The pivotal moment in the life of Moses as related in Exodus is his prophetic call at the bush which burned but was not consumed. Within this call narrative, an important and well known moment is the revelation to Moses of the name of the God of Abraham, Isaac, and Jacob. Despite how well known this moment is, there are a number of misnomers regarding the revelation of the name Yahweh, as well as precisely what this name means and indicates. This is true not only in terms of popular understanding but even major scholarly theories based on references to this name have recently lost most of their popularity if not been completely overturned. Archaeological finds have given further relevant evidence in recent years. Finally, there has been a general inability to separate later Rabbinic practice regarding the divine name from that of the Biblical period.
Possibly the most critically important misunderstanding of Exodus 3:15 and the revelation of the name Yahweh to Moses is that this is the first time that this name was revealed to anyone. The text does not say this. In fact, the text implies precisely the opposite. At the point at which Moses asks for the name of the God whom he has encountered in the Angel of the Lord in the bush, he is not inquiring out of curiosity, but to use the name as evidence to bring the elders of the people of Israel to believe him concerning his call as a prophet. God has already identified himself clearly as the God of their fathers, of Abraham, Isaac, and Jacob. One of Moses’ many concerns about his mission to Egypt is that the elders of the people will not believe him based on his past history as a member of Pharaoh’s household and a murderer. It is in this circumstance that God gives to Moses the name to tell the elders, further explaining that giving this name will cause the elders of the people to believe him. This means that the elders of the tribes of Israel in Egypt already knew the name Yahweh and would recognize it. This name was being revealed to Moses.
It is also worth noting in this context that Moses encounters this name while sojourning with the Midianites, the tribes of whom were descended from Ishmael and Esau. Moses father-in-law is a priest and not a pagan one as presented in the text. This means that he is himself already worshipping Yahweh, potentially even under that name. The earliest known records of the name ‘Yahweh’ as applied to a God comes from a pair of Egyptian inscriptions from the end of the 15th century BC listing a group of prisoners taken in battle. These prisoners, depicted as Semitic people and identified with the region of southern Canaan populated by the Edomites and Midianites, are identified ethnically as being from the ‘Shasu of Yahweh.’ Given the format of this identification, Yahweh would be the God whom they worship. Further, the mountain of God at which Moses has this encounter is presented as having been a known site for the nomadic peoples before Moses’ experience there. Later poetic and prophetic depictions in the Hebrew scriptures will present Yahweh as having come into Canaan from the region of Edom (eg. Deut 33:1-2; Jdgs 5:4-5; Hab 3:3-7). All of this would seem to reflect that the sons of Abraham other than Jacob/Israel and their descendants who had not gone to sojourn in Egypt had maintained patriarchal worship forms.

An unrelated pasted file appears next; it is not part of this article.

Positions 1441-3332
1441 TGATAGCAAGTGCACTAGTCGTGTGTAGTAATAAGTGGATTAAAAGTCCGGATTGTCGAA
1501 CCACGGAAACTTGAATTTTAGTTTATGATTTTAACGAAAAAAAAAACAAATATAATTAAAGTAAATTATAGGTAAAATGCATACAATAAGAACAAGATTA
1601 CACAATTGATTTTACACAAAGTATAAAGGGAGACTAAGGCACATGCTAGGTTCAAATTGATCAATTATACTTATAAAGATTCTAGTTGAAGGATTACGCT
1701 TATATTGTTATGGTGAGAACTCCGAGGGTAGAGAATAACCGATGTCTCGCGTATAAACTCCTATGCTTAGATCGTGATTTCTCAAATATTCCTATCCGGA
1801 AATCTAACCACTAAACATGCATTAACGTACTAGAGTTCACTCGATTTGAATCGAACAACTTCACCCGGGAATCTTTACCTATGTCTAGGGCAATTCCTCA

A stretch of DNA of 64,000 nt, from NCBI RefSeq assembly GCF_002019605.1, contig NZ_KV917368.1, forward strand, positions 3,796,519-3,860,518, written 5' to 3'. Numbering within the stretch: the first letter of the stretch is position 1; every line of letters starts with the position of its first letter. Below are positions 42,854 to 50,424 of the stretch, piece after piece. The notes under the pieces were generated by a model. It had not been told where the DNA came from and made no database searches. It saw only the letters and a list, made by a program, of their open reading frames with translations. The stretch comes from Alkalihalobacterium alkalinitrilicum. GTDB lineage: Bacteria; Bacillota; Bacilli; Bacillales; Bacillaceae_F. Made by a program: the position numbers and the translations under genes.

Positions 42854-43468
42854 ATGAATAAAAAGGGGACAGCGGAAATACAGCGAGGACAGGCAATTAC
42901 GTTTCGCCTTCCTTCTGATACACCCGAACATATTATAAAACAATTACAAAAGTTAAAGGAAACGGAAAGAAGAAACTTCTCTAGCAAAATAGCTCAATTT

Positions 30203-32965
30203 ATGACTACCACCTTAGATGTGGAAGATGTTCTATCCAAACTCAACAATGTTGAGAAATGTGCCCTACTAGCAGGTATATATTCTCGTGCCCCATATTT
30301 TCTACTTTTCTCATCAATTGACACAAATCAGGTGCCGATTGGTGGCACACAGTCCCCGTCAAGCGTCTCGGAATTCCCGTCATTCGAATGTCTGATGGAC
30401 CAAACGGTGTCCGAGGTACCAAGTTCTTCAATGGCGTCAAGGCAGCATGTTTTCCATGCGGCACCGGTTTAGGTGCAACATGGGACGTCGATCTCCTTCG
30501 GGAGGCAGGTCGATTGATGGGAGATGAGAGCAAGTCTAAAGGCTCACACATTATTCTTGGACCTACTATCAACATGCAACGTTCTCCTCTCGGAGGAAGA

Offered against this understanding is chiefly Exodus 6:2-3, which states that while the same God was worshipped by Abraham, Isaac, and Jacob, “but according to my name Yahweh I was not known to them.” A woodenly literal interpretation of this verse became the basis for the documentary hypothesis in studies of the Pentateuch which at its base sought to separate the narrative portions of the Torah in particular into J (Yahwist) and E (Elohist) material. This literalist reading, however, isn’t born out by the way in which ‘knowing the name Yahweh’ is used elsewhere in Exodus and throughout the scriptures. First Samuel/Kingdoms 3:7 states that the young Samuel, “did not yet know Yahweh nor had the Word of Yahweh revealed himself to him.” This despite the fact that the text has already stated that Samuel is serving (in worship) before Yahweh and increasing in favor with him (2:18, 26). It is clear that we are not being told that Samuel did not know the name ‘Yahweh’. Rather, Samuel would later come to know Yahweh in a different and unique way than he had been known to him previously. Repeatedly in the book of Exodus, God himself states that the people of Israel will know him as Yahweh after certain events such as the deliverance from Egypt, Mount Sinai, and the conquest of the land (Eg. Ex 6:7; 16:11-12). Coming to know the God of Israel as Yahweh in this context, then, refers not to learning the name, but rather relates to having an experience of God related to the meaning of that name.
There are actually, technically, two different versions of the divine name given in Exodus 3:14-15. God’s first response to Moses is “I am who I am.” In Hebrew, this is ‘Ehyeh asher Ehyeh.’ Moses is told to tell the sons of Israel that ‘Ehyeh’ has sent him. Despite the parity here between the two forms of the name, for the remainder of the Hebrew scriptures, the name ‘Yahweh’ will come to vastly predominate (possible exceptions include 2 Sam 7:6; Ps 50:21; Hos 1:9). He is then immediately told in nearly exactly the same verbiage that he is to tell the elders of Israel that ‘Yahweh’ has sent him. Both of these names are forms of the Hebrew verb ‘to be’, ‘hayah‘. The form ‘Ehyeh‘ is the first person, hence the translation ‘I am’. ‘Yahweh’, on the other hand, is in the third person and would be more accurately ‘He is’.
Occasionally, interpreters will make an issue of tense. It should be noted, however, that Biblical Hebrew does not have a tense system as such. There are two verbal forms which indicate an action which is complete or an action which is open-ended. The former is generally translated as past or present tense in English. The latter, which is the form used in both forms of the divine name, is translated generally as present or future. It is, therefore, possible to translate these names as ‘I will be’ or ‘He will be’. Particularly in the first-person form, the same form is used in Exodus 3:12, a few verses earlier, when God tells Moses that he will be with him. A far simpler explanation of the verb form is that God’s existence and whatever else the name predicates of him is ongoing and unchanging.